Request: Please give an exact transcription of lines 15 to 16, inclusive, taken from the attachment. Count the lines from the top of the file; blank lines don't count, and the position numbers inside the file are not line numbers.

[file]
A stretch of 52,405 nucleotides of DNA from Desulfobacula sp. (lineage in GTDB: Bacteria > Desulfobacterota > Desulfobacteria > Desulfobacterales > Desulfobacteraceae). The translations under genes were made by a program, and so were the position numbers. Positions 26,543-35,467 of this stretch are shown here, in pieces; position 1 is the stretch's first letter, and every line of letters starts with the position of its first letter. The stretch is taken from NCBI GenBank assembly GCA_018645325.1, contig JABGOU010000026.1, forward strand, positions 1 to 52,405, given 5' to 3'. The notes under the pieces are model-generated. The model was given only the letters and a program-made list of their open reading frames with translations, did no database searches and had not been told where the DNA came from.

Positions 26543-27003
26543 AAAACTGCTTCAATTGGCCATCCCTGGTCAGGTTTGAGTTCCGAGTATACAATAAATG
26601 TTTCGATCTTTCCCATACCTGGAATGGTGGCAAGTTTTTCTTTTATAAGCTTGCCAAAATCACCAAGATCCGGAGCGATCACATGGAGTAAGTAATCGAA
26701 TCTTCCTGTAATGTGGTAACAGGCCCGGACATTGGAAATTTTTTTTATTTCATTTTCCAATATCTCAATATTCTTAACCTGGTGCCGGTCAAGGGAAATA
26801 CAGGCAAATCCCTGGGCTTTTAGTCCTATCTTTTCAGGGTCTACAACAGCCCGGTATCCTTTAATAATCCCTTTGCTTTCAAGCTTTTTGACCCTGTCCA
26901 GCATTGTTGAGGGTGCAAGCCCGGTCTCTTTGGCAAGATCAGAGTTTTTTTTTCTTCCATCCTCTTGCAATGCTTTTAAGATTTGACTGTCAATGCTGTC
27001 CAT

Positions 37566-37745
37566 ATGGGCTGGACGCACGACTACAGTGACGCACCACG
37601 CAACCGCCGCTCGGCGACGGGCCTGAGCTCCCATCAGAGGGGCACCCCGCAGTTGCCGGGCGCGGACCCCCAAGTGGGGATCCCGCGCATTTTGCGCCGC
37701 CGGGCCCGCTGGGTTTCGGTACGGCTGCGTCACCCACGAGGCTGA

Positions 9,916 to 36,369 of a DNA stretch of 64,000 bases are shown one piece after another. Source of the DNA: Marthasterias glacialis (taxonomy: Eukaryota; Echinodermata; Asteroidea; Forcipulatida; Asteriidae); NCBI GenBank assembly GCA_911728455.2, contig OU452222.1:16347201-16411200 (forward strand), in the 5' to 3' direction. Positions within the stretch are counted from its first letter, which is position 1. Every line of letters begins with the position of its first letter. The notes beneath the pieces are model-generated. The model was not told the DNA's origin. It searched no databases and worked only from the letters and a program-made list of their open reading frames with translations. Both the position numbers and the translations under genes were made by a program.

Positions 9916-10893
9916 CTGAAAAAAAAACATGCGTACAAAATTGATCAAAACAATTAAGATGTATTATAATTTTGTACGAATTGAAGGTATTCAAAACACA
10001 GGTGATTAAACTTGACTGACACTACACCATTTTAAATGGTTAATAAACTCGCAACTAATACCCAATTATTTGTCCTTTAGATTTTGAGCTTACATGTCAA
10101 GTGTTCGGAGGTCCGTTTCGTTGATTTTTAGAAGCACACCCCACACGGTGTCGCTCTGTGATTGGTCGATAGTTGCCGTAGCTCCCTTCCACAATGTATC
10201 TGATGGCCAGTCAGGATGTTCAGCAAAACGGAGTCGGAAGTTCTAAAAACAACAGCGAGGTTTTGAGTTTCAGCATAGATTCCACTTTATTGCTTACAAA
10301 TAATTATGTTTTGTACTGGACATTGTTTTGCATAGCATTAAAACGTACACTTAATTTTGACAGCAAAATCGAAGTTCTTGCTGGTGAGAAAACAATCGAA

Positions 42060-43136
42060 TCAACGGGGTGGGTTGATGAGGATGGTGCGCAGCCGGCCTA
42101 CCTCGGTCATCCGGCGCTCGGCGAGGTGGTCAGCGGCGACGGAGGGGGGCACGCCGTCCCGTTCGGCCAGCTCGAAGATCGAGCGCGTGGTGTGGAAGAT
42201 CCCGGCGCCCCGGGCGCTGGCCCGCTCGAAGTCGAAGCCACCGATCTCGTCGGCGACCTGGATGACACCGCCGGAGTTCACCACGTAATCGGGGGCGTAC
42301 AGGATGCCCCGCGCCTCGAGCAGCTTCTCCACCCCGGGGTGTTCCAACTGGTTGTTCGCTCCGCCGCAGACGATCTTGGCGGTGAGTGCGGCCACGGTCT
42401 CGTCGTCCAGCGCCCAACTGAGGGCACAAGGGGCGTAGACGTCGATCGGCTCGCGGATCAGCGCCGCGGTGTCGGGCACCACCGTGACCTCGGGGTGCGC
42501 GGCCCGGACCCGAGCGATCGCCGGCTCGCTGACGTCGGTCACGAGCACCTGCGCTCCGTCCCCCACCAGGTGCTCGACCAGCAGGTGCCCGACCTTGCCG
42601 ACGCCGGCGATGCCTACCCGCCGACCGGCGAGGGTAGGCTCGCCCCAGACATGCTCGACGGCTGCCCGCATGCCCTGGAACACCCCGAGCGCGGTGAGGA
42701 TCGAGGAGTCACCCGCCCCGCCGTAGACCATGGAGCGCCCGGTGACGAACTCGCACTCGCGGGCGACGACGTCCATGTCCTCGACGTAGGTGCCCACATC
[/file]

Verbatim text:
9916 CTGAAAAAAAAACATGCGTACAAAATTGATCAAAACAATTAAGATGTATTATAATTTTGTACGAATTGAAGGTATTCAAAACACA
10001 GGTGATTAAACTTGACTGACACTACACCATTTTAAATGGTTAATAAACTCGCAACTAATACCCAATTATTTGTCCTTTAGATTTTGAGCTTACATGTCAA